On the drive home from Dahab, Mostafa wrote beautifully of the breach between Sinai, mountainous region at the border with Israel; and the mystical Sina, a land of leisure where time stood still, as sea and sand swallowed away the worry.
On those slow summer evenings, we drove to the lagoon, parked hazardously on the dune where Salma sold juice boxes. She carried the Sun in her hazel eyes, its rays burning soft ochre strands into her hair. She could not have been older than nine, yet there was a sharp wrinkle in her brow, a tension far beyond her years. I wondered if the sea had swallowed her worries, too; whether the mountains had echoed them back into her ear.
“My name is Salma, if you need anything, ask me and no one else.”
Salma was one of many beautiful Bedouin children, who stood selling their merchandise on the beach. They lived a life alien to our urban eyes, who would find them daunting the rapid currents, jumping onto moving trucks, heels scraped and calloused from arduous barefoot climbs. Many a writer have written their stories, in the voices of villains, victims and fantasies; many a traveller inhabited their homes, spoken dearly of their huts and nightly bonfires. I will not count myself among them.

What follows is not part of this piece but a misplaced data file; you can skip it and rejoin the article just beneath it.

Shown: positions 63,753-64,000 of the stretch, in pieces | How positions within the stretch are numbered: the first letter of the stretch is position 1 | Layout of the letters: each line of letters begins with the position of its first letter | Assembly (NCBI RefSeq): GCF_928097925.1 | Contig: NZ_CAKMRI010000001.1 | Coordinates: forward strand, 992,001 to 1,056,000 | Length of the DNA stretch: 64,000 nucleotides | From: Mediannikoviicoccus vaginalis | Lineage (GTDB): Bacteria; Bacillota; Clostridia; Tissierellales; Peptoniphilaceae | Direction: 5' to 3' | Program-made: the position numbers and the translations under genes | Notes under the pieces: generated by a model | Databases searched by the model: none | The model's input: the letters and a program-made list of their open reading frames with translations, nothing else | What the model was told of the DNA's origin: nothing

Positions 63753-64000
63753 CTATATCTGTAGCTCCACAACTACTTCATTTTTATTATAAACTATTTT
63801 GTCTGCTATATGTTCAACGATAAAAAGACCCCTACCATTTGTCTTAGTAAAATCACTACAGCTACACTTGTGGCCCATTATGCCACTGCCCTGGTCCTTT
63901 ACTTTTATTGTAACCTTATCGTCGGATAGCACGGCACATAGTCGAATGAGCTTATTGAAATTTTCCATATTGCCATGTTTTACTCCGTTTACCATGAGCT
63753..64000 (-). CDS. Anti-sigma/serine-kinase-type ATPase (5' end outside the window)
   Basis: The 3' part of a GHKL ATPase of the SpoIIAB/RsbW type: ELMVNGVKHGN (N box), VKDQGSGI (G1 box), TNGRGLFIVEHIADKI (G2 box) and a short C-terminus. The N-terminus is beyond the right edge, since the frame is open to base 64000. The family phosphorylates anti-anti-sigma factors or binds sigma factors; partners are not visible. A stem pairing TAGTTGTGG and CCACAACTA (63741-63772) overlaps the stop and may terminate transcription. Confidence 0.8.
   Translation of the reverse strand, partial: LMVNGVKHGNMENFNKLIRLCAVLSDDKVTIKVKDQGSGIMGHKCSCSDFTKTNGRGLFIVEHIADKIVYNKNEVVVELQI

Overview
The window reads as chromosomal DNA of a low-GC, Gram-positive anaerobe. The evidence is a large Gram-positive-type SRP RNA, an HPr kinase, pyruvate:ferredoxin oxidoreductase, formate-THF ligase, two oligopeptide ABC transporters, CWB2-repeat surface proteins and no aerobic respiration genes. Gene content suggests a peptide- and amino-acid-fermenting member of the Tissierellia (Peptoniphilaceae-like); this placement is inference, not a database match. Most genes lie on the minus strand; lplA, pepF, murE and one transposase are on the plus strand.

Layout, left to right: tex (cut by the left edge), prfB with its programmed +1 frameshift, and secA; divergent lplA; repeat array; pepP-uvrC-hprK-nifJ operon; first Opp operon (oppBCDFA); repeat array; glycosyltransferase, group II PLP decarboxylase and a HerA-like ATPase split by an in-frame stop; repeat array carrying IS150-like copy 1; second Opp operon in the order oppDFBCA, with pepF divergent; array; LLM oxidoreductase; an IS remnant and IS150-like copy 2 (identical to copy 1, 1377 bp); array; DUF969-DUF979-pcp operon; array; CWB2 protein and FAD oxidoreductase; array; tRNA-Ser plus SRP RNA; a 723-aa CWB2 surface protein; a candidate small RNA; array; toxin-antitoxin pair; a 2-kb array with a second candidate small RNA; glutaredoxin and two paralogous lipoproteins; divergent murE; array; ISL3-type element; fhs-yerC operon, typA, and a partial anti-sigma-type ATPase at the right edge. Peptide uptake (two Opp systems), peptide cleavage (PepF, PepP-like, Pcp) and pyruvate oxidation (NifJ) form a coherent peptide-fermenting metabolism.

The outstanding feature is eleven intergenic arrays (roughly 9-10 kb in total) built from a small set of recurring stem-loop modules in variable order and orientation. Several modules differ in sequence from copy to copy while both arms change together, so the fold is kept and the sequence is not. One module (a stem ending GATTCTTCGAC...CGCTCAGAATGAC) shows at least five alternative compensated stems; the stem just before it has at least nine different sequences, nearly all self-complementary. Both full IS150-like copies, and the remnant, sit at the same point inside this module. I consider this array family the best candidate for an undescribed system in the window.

I know nothing of Salma’s story. I do not know whether her father smiles at her kindly, whether slim fingers have ever braided her hair, wrinkled hands ventured onto her thigh, or henna patterns painted her arm. I cannot say whether she shies away from cameras pointed to her like pistols, or stares gravely down the barrel. I cannot say that a green passport would ever soften her sharp features. I have no right to speak for Salma.
What I do know is that my readings on gender analysis will make no mention of Salma. Those who do will merely cite her as one of many stateless women, fallen between the cracks of national borders. But Salma has not fallen anywhere. She is still standing on the glistening dune, with a dozen juice boxes, and the Sun in her eyes.